Kernel Cleanup Using YUM

Published Tuesday, Nov 28, 2017 by Tony Davis

This document will show you how to set the RHEL7 hostname (Redhat 7 or CentOS 7) based machine. If you have built your new RHEL7 based machine and have now got a bit stuck over how to change the hostname from localhost.localdomain to what ever you want this is the how to for you.

Check Installed Kernels

The command below will list all kernels that are currently installed on the system

[root@server ~]# rpm -q kernel
The uname command will show which kernel is currently Running

[root@server ~]# uname -r

Remove Old Kernels

Next we will install the yum-utils package which contains the tools we need to limit the number of installed kernels.

Install Utilities

[root@server ~]# yum install yum-utils

Set Kernels to Keep

Package-cleanup is used to set how many packages will be kept. The command below sets 2 old kernels to be kept.

[root@server ~]# package-cleanup --oldkernels --count=2
Loaded plugins: fastestmirror
--> Running transaction check
---> Package kernel.x86_64 0:3.10.0-514.el7 will be erased
---> Package kernel.x86_64 0:3.10.0-514.6.1.el7 will be erased
---> Package kernel.x86_64 0:3.10.0-693.5.2.el7 will be erased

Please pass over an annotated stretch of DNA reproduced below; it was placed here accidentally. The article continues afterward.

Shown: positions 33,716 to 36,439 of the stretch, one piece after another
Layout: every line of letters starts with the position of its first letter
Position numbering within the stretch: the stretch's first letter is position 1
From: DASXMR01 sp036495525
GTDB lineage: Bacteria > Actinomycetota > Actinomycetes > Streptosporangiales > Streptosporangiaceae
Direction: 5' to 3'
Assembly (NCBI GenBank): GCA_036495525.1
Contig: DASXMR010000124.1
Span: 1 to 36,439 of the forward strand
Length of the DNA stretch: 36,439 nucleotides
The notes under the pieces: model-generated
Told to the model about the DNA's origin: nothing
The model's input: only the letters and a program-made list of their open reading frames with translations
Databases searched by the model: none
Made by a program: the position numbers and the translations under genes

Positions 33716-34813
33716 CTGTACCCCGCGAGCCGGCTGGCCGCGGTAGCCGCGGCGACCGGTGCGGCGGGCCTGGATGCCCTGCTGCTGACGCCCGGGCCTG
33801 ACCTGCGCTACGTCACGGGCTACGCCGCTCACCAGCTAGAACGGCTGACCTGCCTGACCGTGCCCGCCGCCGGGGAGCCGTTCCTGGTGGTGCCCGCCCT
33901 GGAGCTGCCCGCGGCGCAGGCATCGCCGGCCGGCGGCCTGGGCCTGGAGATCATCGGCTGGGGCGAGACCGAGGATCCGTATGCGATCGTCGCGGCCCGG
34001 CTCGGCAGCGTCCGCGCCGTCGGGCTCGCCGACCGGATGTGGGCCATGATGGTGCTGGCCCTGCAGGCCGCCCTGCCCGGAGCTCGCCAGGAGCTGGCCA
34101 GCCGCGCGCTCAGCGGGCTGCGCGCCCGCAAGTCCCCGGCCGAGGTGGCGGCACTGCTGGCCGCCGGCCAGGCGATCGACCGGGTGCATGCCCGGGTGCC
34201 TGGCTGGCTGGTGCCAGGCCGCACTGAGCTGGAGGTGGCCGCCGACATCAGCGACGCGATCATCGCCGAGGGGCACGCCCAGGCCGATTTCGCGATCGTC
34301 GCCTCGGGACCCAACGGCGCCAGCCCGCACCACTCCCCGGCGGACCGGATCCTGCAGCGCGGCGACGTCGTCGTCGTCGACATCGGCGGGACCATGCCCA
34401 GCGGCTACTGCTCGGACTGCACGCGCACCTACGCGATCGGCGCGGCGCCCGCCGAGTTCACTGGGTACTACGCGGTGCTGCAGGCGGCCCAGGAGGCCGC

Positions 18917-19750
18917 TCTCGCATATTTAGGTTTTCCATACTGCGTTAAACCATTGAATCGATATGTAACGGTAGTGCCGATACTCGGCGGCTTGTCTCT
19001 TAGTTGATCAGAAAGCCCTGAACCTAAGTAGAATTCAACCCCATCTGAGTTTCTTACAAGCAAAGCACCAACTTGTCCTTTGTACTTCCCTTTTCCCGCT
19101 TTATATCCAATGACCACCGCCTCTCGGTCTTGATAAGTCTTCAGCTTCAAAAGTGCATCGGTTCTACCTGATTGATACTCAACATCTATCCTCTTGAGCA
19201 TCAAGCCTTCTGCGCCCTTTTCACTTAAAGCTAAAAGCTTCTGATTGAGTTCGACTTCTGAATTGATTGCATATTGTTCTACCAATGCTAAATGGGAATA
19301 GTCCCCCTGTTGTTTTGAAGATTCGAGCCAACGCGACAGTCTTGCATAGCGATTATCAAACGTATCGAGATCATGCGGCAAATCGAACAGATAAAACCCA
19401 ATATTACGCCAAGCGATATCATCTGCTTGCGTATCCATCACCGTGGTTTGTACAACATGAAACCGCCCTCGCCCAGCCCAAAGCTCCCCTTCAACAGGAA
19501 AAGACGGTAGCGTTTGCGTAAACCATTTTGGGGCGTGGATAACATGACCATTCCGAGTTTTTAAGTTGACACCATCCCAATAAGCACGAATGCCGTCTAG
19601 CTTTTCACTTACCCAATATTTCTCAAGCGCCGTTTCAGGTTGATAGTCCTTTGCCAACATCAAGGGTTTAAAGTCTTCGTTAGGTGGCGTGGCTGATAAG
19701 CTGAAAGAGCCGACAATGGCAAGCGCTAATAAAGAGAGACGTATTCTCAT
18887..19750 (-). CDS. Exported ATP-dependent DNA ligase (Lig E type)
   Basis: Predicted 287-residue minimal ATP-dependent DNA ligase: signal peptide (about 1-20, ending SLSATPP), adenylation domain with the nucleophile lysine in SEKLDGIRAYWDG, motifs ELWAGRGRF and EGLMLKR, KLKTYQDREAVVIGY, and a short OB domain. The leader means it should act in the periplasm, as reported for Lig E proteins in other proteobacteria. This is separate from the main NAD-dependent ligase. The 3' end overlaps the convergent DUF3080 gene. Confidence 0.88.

--> Finished Dependency Resolution

Dependencies Resolved

 Package       Arch          Version                     Repository        Size
 kernel        x86_64        3.10.0-514.el7              @anaconda        148 M
 kernel        x86_64        3.10.0-514.6.1.el7          @updates         148 M
 kernel        x86_64        3.10.0-693.5.2.el7          @updates          59 M

Transaction Summary
Remove  3 Packages

Installed size: 355 M
Is this ok [y/N]: y
Downloading packages:
Running transaction check
Running transaction test
Transaction test succeeded
Running transaction
  Erasing    : kernel.x86_64                            1/3
  Erasing    : kernel.x86_64                            2/3
  Erasing    : kernel.x86_64                            3/3
  Verifying  : kernel-3.10.0-693.5.2.el7.x86_64         1/3
  Verifying  : kernel-3.10.0-514.6.1.el7.x86_64         2/3
  Verifying  : kernel-3.10.0-514.el7.x86_64             3/3

  kernel.x86_64 0:3.10.0-514.el7 kernel.x86_64 0:3.10.0-514.6.1.el7 kernel.x86_64 0:3.10.0-693.5.2.el7


Kernel Count Check

Next check how many kernels have been left installed, it should be 2

[root@server ~]# rpm -q kernel

Update Installed Kernels Permanently

Next we need to set the number of kernels to stay at two permanently.

Edit /etc/yum.conf or /etc/dnf/dnf.conf and set installonly_limit:


Thats it, now when ever we update the system, there will only be the last two kernels left on the system.